For block pools, two variants exist. Let N_T and N_A be the number of nodes in T and A, respectively. If pool_size == 1, the first N_T/N_A nodes in T are assigned the first node in A as their pool, the second N_T/N_A nodes in T the second node in A and so forth. In this case, N_T must be a multiple of N_A. If pool_size > 1, the first pool_size elements of A are the pool for the first node in T, the second pool_size elements of A are the pool for the second node in T and so forth. In this case, N_T * pool_size == N_A is required.

The following figure and code demonstrate three use case examples with pool_type being 'random' or 'block':

../_images/tripartite_pool_type.svg

(A) In the example of 'random' pool type, each node in T can be connected with up to two randomly selected nodes in A (given pool_size == 2).

N_S, N_T, N_A, p_primary, p_third_if_primary = 6, 6, 3, 0.2, 1.0
pool_type, pool_size = 'random', 2
S = nest.Create('aeif_cond_alpha_astro', N_S)
T = nest.Create('aeif_cond_alpha_astro', N_T)
A = nest.Create('astrocyte_lr_1994', N_A)
conn_spec = {'rule': 'tripartite_bernoulli_with_pool',
                  'p_primary': p_primary,
                  'p_third_if_primary': p_third_if_primary,
                  'pool_type': pool_type,
                  'pool_size': pool_size}
syn_specs = {'third_out': 'sic_connection'}
nest.TripartiteConnect(S, T, A, conn_spec, syn_specs)

(B) In the first example of 'block' pool type, let N_T/N_A = 2, then each node in T can be connected with one node in A (pool_size == 1 is required because N_A < N_T), and each node in A can be connected with up to two nodes in T.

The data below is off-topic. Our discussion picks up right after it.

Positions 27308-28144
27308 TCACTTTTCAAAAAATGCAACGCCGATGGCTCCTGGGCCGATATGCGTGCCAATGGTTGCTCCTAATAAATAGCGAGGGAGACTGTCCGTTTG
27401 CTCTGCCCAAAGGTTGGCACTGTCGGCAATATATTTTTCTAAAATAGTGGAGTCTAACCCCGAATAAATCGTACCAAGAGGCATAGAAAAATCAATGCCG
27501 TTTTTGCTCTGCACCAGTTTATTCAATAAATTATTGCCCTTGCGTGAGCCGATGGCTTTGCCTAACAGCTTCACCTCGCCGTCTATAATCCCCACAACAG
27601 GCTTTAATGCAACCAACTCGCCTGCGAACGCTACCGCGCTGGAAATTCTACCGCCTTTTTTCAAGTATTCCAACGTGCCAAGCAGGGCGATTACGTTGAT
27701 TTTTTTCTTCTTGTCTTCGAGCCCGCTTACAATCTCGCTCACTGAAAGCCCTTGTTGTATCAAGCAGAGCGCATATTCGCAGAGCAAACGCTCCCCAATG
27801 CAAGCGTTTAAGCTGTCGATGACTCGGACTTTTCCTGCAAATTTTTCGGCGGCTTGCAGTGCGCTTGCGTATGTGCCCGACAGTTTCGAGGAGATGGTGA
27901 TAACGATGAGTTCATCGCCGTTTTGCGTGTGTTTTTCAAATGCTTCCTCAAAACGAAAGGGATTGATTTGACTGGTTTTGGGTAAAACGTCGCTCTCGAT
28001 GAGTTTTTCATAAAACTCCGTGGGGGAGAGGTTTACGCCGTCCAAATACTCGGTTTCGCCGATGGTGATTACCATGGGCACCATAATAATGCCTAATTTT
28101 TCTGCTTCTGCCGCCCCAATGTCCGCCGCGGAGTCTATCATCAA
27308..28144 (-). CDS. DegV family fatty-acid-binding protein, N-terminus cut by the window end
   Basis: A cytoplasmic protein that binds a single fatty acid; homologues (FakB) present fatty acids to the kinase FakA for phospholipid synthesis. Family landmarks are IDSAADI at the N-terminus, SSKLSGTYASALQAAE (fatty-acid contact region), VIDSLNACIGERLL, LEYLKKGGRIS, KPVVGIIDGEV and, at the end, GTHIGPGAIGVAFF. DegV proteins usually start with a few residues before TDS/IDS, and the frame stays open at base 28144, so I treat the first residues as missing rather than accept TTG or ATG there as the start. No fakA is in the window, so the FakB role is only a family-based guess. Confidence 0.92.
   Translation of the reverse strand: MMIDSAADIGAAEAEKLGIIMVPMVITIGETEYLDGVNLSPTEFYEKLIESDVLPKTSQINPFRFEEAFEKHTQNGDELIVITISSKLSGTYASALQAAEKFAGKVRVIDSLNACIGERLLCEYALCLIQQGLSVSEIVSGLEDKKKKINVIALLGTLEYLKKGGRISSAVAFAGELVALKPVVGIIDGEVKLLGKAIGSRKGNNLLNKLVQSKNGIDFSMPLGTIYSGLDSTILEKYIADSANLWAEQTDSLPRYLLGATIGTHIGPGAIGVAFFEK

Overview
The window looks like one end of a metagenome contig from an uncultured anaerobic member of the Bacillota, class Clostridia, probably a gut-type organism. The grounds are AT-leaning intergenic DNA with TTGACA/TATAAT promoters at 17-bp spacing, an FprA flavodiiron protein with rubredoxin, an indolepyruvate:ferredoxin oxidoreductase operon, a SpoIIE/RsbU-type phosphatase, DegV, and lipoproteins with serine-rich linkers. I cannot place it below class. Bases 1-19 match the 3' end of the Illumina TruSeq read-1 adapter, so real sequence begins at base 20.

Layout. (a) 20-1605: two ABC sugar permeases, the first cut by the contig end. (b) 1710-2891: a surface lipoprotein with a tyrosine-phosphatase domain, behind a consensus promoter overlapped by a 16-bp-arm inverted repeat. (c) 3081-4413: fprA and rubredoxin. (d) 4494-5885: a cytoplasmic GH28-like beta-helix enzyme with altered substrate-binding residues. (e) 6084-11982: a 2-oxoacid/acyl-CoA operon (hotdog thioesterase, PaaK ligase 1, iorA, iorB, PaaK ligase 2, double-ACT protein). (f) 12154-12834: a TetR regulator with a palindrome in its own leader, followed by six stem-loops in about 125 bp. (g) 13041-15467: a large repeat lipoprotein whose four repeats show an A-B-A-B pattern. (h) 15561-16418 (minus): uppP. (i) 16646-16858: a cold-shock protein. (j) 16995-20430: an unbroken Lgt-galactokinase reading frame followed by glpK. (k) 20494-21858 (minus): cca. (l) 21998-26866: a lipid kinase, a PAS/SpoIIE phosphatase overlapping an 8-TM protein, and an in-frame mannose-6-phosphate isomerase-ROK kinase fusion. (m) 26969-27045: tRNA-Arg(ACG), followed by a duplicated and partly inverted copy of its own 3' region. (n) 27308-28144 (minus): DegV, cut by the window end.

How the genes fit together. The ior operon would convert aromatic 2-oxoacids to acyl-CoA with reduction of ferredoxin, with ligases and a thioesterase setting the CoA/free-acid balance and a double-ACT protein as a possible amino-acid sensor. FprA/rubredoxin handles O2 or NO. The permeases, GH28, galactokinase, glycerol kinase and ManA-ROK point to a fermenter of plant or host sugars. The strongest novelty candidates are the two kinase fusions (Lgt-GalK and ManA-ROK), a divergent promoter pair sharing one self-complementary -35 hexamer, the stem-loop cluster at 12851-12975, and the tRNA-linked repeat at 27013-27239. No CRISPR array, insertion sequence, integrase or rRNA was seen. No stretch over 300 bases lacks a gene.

N_S, N_T, N_A, p_primary, p_third_if_primary = 6, 6, 3, 0.2, 1.0
pool_type, pool_size = 'block', 1
S = nest.Create('aeif_cond_alpha_astro', N_S)
T = nest.Create('aeif_cond_alpha_astro', N_T)
A = nest.Create('astrocyte_lr_1994', N_A)
conn_spec = {'rule': 'tripartite_bernoulli_with_pool',
             'p_primary': p_primary,
             'p_third_if_primary': p_third_if_primary,
             'pool_type': pool_type,
             'pool_size': pool_size}
syn_specs = {'third_out': 'sic_connection'}
nest.TripartiteConnect(S, T, A, conn_spec, syn_specs)

(C) In the second example of 'block' pool type, let N_A/N_T = 2, then each node in T can be connected with up to two nodes in A (pool_size == 2 is required because N_A/N_T = 2), and each node in A can be connected to one node in T.

N_S, N_T, N_A, p_primary, p_third_if_primary = 6, 3, 6, 0.2, 1.0
pool_type, pool_size = 'block', 2
S = nest.Create('aeif_cond_alpha_astro', N_S)
T = nest.Create('aeif_cond_alpha_astro', N_T)
A = nest.Create('astrocyte_lr_1994', N_A)
conn_spec = {'rule': 'tripartite_bernoulli_with_pool',
             'p_primary': p_primary,
             'p_third_if_primary': p_third_if_primary,
             'pool_type': pool_type,
             'pool_size': pool_size}
syn_specs = {'third_out': 'sic_connection'}
nest.TripartiteConnect(S, T, A, conn_spec, syn_specs)

References